Europe's debt crisis won't push the global economy into a recession because liquidity provided by central banks is fueling underlying demand, said Franklin Templeton Investments' Mark Mobius.
“We just don't see any cause for alarm in the sense of things completely drying up and there being a situation where nobody buys anything,” said Mobius, who oversees more than $40 billion in assets as executive chairman of Templeton Emerging Markets Group. “We don't see a let-up in demand. Governments around the world continue to pump money into the system and interest rates are low.”
Stocks and the euro declined yesterday as Italy's borrowing costs increased to a euro-era record at an auction, deepening concern that Europe will struggle to contain its debt crisis. Mobius said Europe won't “drag everyone down” into a recession and that the outlook is for a world economy “puttering along” at a slow pace of growth.
“We have not been very, very concerned about the situation in Europe,” Hong Kong-based Mobius said in a telephone interview from Taipei on Nov. 10. “The markets of course will go haywire. Volatility is with us and will increase as we go forward, both up and down.”
With the average price-to-earnings ratios of stocks in emerging markets at “near their all-time lows,” Mobius said he's finding “great opportunities” to buy stocks, especially in Brazil, Russia and Turkey. In Thailand he said he's “lying in wait” to buy if valuations fall.
Some banks in Brazil, Russia and Turkey that aren't exposed to the Europe debt crisis are “looking pretty good,” especially those that are strengthening their consumer businesses, he said.
Regulation in Zimbabwe
Mobius is also looking at banks in countries including Kenya and Zimbabwe, where regulation is “improving dramatically,” he said.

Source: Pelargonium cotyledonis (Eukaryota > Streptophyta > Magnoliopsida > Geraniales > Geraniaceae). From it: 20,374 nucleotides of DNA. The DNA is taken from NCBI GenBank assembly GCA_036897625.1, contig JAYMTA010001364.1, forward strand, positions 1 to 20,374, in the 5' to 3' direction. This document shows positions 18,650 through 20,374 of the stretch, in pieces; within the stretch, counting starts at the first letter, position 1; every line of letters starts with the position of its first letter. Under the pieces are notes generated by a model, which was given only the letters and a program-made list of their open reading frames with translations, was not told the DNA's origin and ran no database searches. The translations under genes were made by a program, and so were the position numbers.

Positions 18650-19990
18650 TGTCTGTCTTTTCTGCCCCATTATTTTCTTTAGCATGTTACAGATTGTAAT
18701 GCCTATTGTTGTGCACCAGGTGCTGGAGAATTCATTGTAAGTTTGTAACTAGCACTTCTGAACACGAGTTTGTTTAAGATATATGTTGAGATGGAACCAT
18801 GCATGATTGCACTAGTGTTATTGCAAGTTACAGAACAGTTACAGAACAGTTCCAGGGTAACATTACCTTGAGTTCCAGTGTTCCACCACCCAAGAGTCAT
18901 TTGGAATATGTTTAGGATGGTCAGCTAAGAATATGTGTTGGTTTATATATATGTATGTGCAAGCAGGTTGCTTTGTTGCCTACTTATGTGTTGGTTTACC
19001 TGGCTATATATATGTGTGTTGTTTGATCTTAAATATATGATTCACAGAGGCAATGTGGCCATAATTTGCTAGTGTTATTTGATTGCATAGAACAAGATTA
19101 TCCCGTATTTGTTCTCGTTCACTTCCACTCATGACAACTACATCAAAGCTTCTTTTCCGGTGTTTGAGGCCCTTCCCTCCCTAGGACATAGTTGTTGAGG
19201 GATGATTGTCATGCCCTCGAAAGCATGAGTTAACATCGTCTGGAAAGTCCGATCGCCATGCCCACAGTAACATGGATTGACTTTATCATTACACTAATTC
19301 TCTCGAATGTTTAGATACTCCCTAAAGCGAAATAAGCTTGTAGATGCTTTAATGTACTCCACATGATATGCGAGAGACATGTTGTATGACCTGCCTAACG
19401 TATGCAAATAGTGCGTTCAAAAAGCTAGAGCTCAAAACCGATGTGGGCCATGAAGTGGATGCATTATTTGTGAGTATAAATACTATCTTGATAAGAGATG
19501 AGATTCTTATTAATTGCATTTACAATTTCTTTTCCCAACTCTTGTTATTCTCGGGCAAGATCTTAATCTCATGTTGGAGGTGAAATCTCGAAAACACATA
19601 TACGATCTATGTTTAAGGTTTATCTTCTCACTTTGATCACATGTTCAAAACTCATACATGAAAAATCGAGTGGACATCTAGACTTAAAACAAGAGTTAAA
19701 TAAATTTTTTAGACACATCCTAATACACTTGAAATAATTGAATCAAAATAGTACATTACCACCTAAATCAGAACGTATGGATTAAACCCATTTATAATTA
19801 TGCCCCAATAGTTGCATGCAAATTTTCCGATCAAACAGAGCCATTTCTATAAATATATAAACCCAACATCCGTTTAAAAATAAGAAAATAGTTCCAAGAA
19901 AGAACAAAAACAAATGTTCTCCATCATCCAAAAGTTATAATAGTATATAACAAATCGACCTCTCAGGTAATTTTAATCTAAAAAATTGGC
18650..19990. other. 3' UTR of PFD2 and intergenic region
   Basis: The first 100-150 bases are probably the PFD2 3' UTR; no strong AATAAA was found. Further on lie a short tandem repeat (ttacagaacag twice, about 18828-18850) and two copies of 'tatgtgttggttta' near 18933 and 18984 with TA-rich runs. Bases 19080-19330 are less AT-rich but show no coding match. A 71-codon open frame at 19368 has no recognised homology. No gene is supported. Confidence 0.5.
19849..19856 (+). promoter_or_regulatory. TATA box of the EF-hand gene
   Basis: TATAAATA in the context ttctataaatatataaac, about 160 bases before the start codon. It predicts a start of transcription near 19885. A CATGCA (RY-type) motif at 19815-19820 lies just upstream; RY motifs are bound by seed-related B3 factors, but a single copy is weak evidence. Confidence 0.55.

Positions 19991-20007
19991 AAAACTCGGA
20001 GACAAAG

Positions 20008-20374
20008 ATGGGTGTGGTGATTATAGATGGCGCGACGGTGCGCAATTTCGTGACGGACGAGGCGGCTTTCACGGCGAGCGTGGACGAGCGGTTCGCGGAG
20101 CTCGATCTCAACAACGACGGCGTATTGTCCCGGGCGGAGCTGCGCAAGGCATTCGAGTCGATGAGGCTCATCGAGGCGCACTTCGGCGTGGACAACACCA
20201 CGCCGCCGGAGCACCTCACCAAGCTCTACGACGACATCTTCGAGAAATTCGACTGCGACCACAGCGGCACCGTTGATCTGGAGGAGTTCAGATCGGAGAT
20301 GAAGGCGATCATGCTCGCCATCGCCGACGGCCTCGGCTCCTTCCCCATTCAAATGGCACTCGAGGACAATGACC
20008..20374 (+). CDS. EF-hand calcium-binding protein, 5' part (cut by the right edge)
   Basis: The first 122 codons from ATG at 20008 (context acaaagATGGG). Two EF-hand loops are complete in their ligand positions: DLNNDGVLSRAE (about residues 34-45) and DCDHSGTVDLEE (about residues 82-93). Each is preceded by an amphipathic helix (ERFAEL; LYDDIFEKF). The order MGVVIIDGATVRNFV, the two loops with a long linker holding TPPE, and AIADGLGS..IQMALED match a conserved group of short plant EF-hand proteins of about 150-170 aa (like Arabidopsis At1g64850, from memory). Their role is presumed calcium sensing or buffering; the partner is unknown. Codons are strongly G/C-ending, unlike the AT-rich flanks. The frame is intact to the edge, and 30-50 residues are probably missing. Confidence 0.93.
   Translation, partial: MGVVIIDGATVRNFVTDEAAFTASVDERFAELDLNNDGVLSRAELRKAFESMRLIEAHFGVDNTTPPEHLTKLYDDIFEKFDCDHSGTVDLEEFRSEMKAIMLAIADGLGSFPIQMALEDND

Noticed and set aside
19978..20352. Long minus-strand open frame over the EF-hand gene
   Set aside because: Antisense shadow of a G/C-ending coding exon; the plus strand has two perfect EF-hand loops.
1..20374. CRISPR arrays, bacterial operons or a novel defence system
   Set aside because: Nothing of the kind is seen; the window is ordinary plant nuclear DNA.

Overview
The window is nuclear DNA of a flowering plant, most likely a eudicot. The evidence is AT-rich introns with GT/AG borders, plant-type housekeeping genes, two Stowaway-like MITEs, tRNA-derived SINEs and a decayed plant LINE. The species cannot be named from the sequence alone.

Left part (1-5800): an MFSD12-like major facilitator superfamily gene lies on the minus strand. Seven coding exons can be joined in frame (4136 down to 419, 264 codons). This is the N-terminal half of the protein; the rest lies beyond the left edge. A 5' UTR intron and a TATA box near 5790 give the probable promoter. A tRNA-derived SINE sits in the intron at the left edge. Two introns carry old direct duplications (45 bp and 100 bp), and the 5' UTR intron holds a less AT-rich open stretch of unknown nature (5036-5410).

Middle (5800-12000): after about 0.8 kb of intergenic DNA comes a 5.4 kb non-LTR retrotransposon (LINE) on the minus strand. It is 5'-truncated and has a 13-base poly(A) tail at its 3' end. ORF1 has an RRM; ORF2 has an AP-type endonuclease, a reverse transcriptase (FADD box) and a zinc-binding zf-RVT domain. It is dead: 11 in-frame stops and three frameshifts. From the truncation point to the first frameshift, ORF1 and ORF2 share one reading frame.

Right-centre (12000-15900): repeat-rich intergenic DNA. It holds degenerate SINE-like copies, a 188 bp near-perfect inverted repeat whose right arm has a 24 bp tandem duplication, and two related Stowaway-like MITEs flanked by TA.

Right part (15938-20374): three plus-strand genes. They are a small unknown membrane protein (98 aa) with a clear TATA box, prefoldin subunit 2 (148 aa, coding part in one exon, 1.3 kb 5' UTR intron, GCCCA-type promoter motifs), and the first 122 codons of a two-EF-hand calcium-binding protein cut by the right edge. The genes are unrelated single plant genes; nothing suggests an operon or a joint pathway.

The MSCI Emerging Markets Index had its biggest two-day gain in two weeks yesterday, on speculation China is relaxing lending curbs and new governments in Greece and Italy will help contain Europe's debt crisis.
Mobius is “very, very low” on China property stocks and expects house prices in the nation to drop 15 to 30 percent within two years, he said.
“It's not going to be a huge crash because the demand for housing in China is still incredible,” said Mobius. “But the prices are too high. When the prices come down I think you will see some stability.”
China's Premier Wen Jiabao said last month the government will “firmly” maintain its control over the property market even as it seeks to “fine tune” other economic policies.
Bullish on Commodities
Mobius said the long-term upward trend for commodities, including copper, palladium, nickel and platinum, remains intact.
“The trend is definitely up because there's worldwide demand for whatever it is,” he said. “It's there because of China, India, Brazil. All these big countries that are producing more and more consumer goods are going to need more and more.”
Chinese President Hu Jintao pledged to boost imports as the world's second-biggest economy heads for what International Monetary Fund Deputy Managing Director Zhu Min said this month would be a successful downshift from inflationary growth.